You ask whether  the Army of the Potomac is demoralized or not. I answer emphatically, No. The army is loyal to a man. We are anxious for the time to come when we can measure steel with Lee and his rebel hosts. I will admit that about this time last year the army was somewhat discouraged, mostly so made by the pernicious copperhead influences scattered amongst them by the rebel's northern allies - Seymour, Wood, Vallandigham & Co *- the two former of our state, who were then endeavoring to gain the control of the Empire State by false and alluring dogmas they christened loyalty to the Union and the glorious Constitution, as they construed that instrument. But I am happy to say that their teachings have at last been revealed; yet not till their legitimate results were seen and felt in this city during the riots of July last, when peace Democrats butchered innocent men, women and children in cold blood, burned and destroyed Orphan Asylums, and committed thefts, murder and arson in their hideous forms. had it not been for the teachings of persons calling themselves Democrats these things would not have been so. But this is not all. These good, loyal, law-abiding Democrats were then collected together and received the benediction of their chiefs, Seymour & Co., in the shape of "Bravo, my good citizens and friends, you are avenging your wrongs and defending your sacred rights, etc. Go ahead, but be careful and not get caught. Democracy must rule, saith the lord of hosts for without which we have no more loaves and fishes."

I have had an opportunity of seeing various regiments from different parts of the country and must say that their condemnation of the copperhead leaders of the North is universal and thousands here in the State who caught at Seymour's stop-draft doctrine, denounce him in round numbers now. The truth of this will be seen at the next election in November.

We in the army are not fools. We see and appreciate who are our friends, and who back us up with a support we mostly need, viz: recruits and encouraging words, instead of finding fault with everything we do.

Brother, dispel all doubts about the army - They are loyal to the core. There was no need of depleting Meade's army some thirty or forty thousand, to put down rebellion in the North, if Gov. Seymour had taken the responsibility and used the authority at his command. The then armed force of the State would have been ample to have put down any disturbance whatever, and sufficient to be now enforcing the draft, which we are here for; but no, he refused to do anything of the kind and the State militia are now idle, we doing their duty.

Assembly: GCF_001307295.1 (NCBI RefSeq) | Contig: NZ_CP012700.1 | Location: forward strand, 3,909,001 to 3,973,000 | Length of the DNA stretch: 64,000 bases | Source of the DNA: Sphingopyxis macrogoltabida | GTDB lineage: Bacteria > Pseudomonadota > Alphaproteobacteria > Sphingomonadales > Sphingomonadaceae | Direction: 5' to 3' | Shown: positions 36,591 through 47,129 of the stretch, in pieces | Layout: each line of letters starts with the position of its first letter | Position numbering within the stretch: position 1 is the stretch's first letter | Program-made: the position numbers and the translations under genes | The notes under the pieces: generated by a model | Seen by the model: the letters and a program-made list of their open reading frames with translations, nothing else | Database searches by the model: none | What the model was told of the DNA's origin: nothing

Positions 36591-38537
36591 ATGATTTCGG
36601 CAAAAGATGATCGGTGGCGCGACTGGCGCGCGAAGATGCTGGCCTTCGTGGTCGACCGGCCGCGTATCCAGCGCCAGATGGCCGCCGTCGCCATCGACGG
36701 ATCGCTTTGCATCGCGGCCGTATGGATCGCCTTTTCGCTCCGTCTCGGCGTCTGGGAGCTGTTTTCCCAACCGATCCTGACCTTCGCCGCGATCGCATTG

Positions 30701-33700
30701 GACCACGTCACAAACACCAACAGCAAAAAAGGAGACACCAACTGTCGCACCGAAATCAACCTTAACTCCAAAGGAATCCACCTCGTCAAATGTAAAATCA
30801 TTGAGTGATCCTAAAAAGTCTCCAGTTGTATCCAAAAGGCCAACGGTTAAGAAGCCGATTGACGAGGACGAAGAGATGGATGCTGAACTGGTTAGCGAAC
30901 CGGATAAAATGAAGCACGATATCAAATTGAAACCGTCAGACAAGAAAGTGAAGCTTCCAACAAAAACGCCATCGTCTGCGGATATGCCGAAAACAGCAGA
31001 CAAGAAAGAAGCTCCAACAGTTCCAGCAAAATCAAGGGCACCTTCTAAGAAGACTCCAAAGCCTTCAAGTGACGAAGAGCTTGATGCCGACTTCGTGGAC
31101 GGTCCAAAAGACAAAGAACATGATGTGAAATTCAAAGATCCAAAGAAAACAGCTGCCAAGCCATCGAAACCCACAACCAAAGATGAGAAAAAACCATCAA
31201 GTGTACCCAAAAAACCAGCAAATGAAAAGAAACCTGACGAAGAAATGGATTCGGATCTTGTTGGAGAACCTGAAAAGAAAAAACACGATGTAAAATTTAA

This is our motto - Fight till every inch of territory is brought in subjection to the Constitution and the laws of the Federal Government. This is the onlly honorable way it can be settled, and this is the way it will be. The sky is growing brighter, and may God hasten that glorious day is the prayer of

Your brother, Geo. T. Kidder

Co C, 152nd Reg't. N.Y. S.Y. 

* Reference to Seymour: Horatio Seymour, twice governor of New York, the 2nd term from 1 Jan 1863 to 31 Dec 1864. He opposed the Lincoln Administration institution of the military draft and he opposed a bill giving votes to the soldiers leading to opposition by many.

*Reference to Wood: Fernando Wood served a 2nd mayoral term in 1860-1862, and was one of many New York Democrats sympathetic to the Confederacy, called Copperheads by the staunch Unionists. He suggested that New York City declare itself a "free" city to continue the revenue which depended on Southern cotton.

*Reference to to Vallandigham: Clement Vallandigham of Ohio, was the acknowledged leader of the Copperheads and in May 1862 coined their slogan: "To maintain the Constitution as it is, and to restore the Union as it was." He was a vigorous supporter of constitutional States Rights and opposed Lincoln and the war.

 

Sunday
Mar072010

Civil War, KIDDER, John Swain

John Swain Kidder (1830-1905), a line officer in the 121st New York Volunteers and brother to my 2nd great-grandfather William Samuel Kidder is the subject of a well-written book:

Subdued by the Sword by James M. Greiner, 2003, State University New York Press.

". . . it will be too bad to have those suffer with them [the Confederates] who are good Union People but I look for such a state of things. It will come as sure as the sun rises and sets unless this rebellion is subdued by the sword. People may laugh at my opinion but they will live to see my words proven true." - Captain John S. Kidder, 121st New York Volunteers

Thus the title of Greiner's book. Deeply researched, with Kidder's letters and with input from living family members Dick Rose, Frances Warren and especially Jerry Reed, all of the John and Harriet Matteson Kidder family line, Greiner, an independent historian and researcher, has provided a collector book for anyone interested in Kidder family history, Civil War history (several names of those that served with Kidder as well as the military history) and New York during Civil War times and after.

The book may be obtained from www.abebooks.com or contact www.sunypress.edu

Saturday
Feb052011

Civil War, KIDDER, Major Henry Payne

Relationship to author, youngest Kidder brother of my 2nd great grandfather William Samuel Kidder